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ppp Friday, 27 September, 2002, 16:07 GMT 17:07 UK
NHS's private plans
Private sector links to the NHS provoke strong feelings
Private sector links to the NHS provoke strong feelings
Private involvement in the NHS is a controversial issue.

The government says it is the only way to increase capacity in the NHS.

Health unions are strongly opposed and say it is privatisation by stealth.

Independent experts lie somewhere in between. They say the private sector can help the NHS to improve but warn it is not a panacea for every ill.


The NHS is tying itself into long-term contracts which might prove embarrassing in 10 years time

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Patients, it seems, are content as long as the policy brings noticeable improvements on the ground, namely shorter waiting times and better facilities.

There has always been a role for the private sector in the NHS not least through the provision of drugs by the pharmaceutical industry.

Going private

But in recent years, the health service at the behest of ministers has opened its arms to a much closer relationship.

In the 1990s, the Conservatives introduced the private finance initiative (PFI) - a scheme whereby private companies construct, manage and lease back capital projects, in this case hospitals, to the State.

The policy was wholeheartedly embraced by the Labour Party after it won the 1997 general election.

PFI is central to the government's hospital building programme - the biggest in the history of the NHS.

Nineteen PFI hospitals are currently under construction and 15 more are in the pipeline.

Have your say

Ministers say the scheme is the only way the country can afford to build new hospitals and modernise the NHS.

However, critics disagree saying it is too expensive and will cause serious problems in the future.

A report by the GMB union last year suggested private companies will make in excess of 3bn profits from PFI agreements with the NHS over the next 30 years.

Long-term risks

Anthony Thompson, of the health think tank the King's Fund, believes PFI could cost the NHS dear.

"From the government's point of view, there's no doubt it is seen as a way of getting a lot of hospitals and bits of hospitals built very quickly, which has been done - so it is a success."

But he added: "The NHS is tying itself into long-term contracts which might prove embarrassing in 10 years time."

Margi Jaffe, national officer for Unison, agrees.

The private London Heart Hospital  has been bought by the NHS
The private London Heart Hospital has been bought by the NHS
"PFI is one issue, which we think is a really bad way of financing public investment.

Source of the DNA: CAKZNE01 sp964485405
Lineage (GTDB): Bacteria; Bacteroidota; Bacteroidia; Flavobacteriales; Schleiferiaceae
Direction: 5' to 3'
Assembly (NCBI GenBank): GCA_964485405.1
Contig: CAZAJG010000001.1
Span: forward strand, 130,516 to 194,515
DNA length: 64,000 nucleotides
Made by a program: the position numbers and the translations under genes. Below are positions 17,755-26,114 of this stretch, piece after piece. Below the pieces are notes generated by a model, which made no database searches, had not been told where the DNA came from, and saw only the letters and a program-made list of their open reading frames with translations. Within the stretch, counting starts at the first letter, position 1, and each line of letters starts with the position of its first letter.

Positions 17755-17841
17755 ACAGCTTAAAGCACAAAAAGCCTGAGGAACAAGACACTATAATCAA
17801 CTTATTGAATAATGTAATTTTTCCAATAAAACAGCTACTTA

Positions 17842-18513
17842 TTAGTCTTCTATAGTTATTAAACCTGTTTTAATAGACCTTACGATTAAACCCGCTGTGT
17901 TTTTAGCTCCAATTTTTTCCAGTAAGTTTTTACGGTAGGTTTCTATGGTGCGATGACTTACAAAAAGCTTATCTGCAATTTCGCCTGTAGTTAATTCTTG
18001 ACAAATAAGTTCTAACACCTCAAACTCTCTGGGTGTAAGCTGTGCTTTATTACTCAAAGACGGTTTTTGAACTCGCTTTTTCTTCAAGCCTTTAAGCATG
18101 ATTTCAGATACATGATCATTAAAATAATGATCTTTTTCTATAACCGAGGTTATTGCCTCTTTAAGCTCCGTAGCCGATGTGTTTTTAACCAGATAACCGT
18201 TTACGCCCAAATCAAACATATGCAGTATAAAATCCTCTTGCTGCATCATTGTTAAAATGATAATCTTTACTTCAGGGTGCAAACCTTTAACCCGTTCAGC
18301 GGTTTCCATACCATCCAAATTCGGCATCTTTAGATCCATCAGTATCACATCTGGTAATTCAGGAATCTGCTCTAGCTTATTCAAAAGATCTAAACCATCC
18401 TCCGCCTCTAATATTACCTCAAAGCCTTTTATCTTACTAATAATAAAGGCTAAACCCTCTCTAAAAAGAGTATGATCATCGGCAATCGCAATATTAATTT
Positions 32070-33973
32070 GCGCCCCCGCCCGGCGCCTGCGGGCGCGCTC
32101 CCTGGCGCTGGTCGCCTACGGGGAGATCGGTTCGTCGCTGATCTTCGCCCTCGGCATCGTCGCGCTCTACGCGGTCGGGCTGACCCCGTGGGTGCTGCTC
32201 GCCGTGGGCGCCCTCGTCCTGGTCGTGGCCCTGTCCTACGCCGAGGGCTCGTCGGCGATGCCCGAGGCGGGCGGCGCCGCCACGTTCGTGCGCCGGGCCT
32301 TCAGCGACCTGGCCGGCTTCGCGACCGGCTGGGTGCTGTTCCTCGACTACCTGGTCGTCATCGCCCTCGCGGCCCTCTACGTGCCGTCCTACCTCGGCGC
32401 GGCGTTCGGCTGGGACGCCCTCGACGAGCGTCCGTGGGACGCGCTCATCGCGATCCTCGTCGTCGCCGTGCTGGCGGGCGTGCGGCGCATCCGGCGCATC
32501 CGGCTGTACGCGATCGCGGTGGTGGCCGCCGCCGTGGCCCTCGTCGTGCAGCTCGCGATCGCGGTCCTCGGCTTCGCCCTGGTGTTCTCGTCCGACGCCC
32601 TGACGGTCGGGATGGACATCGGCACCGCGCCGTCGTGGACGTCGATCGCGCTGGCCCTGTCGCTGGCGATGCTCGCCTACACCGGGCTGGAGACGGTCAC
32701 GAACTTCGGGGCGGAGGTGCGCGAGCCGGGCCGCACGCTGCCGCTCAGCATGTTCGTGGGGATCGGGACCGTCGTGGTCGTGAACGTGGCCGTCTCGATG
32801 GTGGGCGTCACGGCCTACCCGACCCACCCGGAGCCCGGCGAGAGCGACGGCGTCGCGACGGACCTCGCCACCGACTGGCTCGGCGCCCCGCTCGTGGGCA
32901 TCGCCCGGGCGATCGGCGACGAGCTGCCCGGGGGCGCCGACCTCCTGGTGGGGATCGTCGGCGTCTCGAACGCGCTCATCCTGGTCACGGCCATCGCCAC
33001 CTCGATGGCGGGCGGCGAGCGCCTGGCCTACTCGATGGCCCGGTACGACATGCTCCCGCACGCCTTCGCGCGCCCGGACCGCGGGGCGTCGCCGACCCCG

"There's enough money in the public coffers to pay for the whole PFI building scheme across the public sector," she says.

The government has its own views. It is expected to use PFI to expand the NHS further with new primary care centres and 'fast-track' surgery centres across the country.

In October 2000, private sector involvement in the NHS reached new heights with the signing of a concordat between the government and private health providers.

This agreement formalised the practice whereby the NHS pays private hospitals to treat some patients.

According to the Independent Healthcare Association (IHA), 50,000 NHS patients been treated in private hospitals under this scheme since the beginning of 2001.

Wider options

Earlier this year, the government took the policy slightly further - to Europe in fact - paying hospitals in France and Germany to treat NHS patients.

It is also paying specialists from Europe to come to Britain temporarily to carry out operations and cut waiting lists.

In recent months, ministers have also opened the government cheque-book and paid to take over previously private hospitals, such as the London Heart Hospital.

They have also been keen to bring private sector expertise and its ethos into the NHS.

Managers of failing trusts now face being sacked and replaced if they feel to meet government standards.

These new management teams could, in the future, include people currently working in the private sector.

At the other end of the scale, the best hospitals will, from next year, be able to apply for foundation status.

This will enable them to opt-out of government control and make their own decisions about their clinical and financial priorities.

They will be able to buy additional services, sell off land and keep the proceeds and potentially pay higher rates to staff.

Unions have been up in arms over many of these policies but ministers insist ideology must not stand in the way of better healthcare.

The government has made ambitious promises and has made it clear that when necessary the private sector will be relied upon.

Stormy waters lie ahead. Perhaps an improved NHS will follow.

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